6. White Bean Spread with Pomegranate and Mint on Crostini — Simple and delicious. Put this white bean spread on your crostini and garnish with pomegranate seeds and chopped mint.

Sardinian White Bean Spread Recipe

— 1 medium clove of garlic

— ½ teaspoon salt

— 2 cans (or 3 cups cooked) cannellini beans, drained and rinsed (almost any bean will work, so feel free to try others)

— Juice of one medium lemon

— 1-2 teaspoons dried herbs (any you like — usually an Italian blend plus fennel seeds)

— 2 tablespoons olive oil (If you don’t mind oil, you can use use up to a quarter-cup for a richer spread. If you want to it to be totally oil-free, substitute liquid from the beans or water.)

Use a food processor or blender to first mince the garlic, then add all remaining ingredients except for oil (or your substitute liquid) and pulse to form a very rough paste. Then, with the motor running, stream in the oil or other liquid with the motor running. Do it quickly so that the spread retains a bit of texture.

Serve with veggies or pita wedges, or spread on pizza crust, bagels, or just about anything else where you want to add some heft and nutrition.

7. Mushroom Crostini — For something a little heavier, this recipe uses rosemary lemon cashew cream as the spread, and a nice serving of mushrooms on top.

Sides and Entrees

Holiday feasts can be tricky when your family isn’t also vegan, so I make sure that whatever I cook is approachable and exciting to everyone around the table.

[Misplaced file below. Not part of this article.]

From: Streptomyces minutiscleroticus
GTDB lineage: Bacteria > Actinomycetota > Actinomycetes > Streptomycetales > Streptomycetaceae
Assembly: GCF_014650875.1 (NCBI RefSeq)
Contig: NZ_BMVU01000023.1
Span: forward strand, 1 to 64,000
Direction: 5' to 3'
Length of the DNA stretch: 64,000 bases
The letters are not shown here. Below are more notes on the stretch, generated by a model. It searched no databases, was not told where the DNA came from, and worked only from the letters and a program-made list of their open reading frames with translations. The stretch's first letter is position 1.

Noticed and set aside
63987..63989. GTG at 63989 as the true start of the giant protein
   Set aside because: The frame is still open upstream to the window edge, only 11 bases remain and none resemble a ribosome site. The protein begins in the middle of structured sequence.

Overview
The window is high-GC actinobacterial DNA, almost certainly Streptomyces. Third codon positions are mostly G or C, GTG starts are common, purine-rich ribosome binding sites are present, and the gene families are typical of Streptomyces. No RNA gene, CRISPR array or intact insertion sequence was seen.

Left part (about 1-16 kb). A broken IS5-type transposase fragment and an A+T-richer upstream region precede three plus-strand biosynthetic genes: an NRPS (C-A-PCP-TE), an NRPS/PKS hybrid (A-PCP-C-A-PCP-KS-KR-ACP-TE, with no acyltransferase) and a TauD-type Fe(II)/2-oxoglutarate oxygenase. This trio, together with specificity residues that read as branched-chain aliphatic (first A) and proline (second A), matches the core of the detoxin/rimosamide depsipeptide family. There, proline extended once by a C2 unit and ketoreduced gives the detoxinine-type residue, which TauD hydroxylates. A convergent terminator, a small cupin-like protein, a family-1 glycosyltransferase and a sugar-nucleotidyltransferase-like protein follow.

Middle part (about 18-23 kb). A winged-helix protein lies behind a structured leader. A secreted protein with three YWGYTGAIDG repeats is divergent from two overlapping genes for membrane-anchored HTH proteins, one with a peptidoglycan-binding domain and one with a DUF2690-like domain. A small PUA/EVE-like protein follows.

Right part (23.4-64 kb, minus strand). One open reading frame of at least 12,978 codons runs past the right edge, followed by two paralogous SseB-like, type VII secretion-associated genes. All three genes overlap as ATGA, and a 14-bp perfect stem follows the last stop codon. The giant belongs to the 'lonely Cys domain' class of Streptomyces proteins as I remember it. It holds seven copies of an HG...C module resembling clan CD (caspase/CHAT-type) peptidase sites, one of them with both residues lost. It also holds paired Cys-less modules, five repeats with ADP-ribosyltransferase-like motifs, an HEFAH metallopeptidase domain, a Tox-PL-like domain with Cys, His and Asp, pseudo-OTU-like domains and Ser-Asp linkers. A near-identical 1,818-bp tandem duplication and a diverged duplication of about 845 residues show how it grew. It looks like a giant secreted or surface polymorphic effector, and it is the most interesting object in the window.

Here are a few of the team’s favorite vegan sides and entrees for the holidays:

8. Cauliflower Steaks — Stepfanie suggests adding thyme and rosemary to the herb blend for the cauliflower, and to serve it up with her Dijon Butternut Squash Sauce.

9. Butternut Squash Risotto with Cheesy Sprinkle — Matt’s go-to holiday entree is risotto, and a creamy butternut squash adds fantastic flavor.

10. Glazed Lentil Walnut Apple Loaf, Revisited — Each year Katie and I cook two lentil loaves — one for Thanksgiving and one for Christmas — since they make for the perfect meat substitution on a holiday plate (Esther thinks so too, since we both suggested this one!).

11. This Ain’t Grandma’s Sweet Potato Casserole — Everyone loves a good comfort food side, and this suggestion from Esther should do the trick.

12. Holiday Soup for the Soul — My family keeps a big pot of soup ready at all times, for whenever someone gets hungry. Thanks to Esther, we have a new recipe to try this year.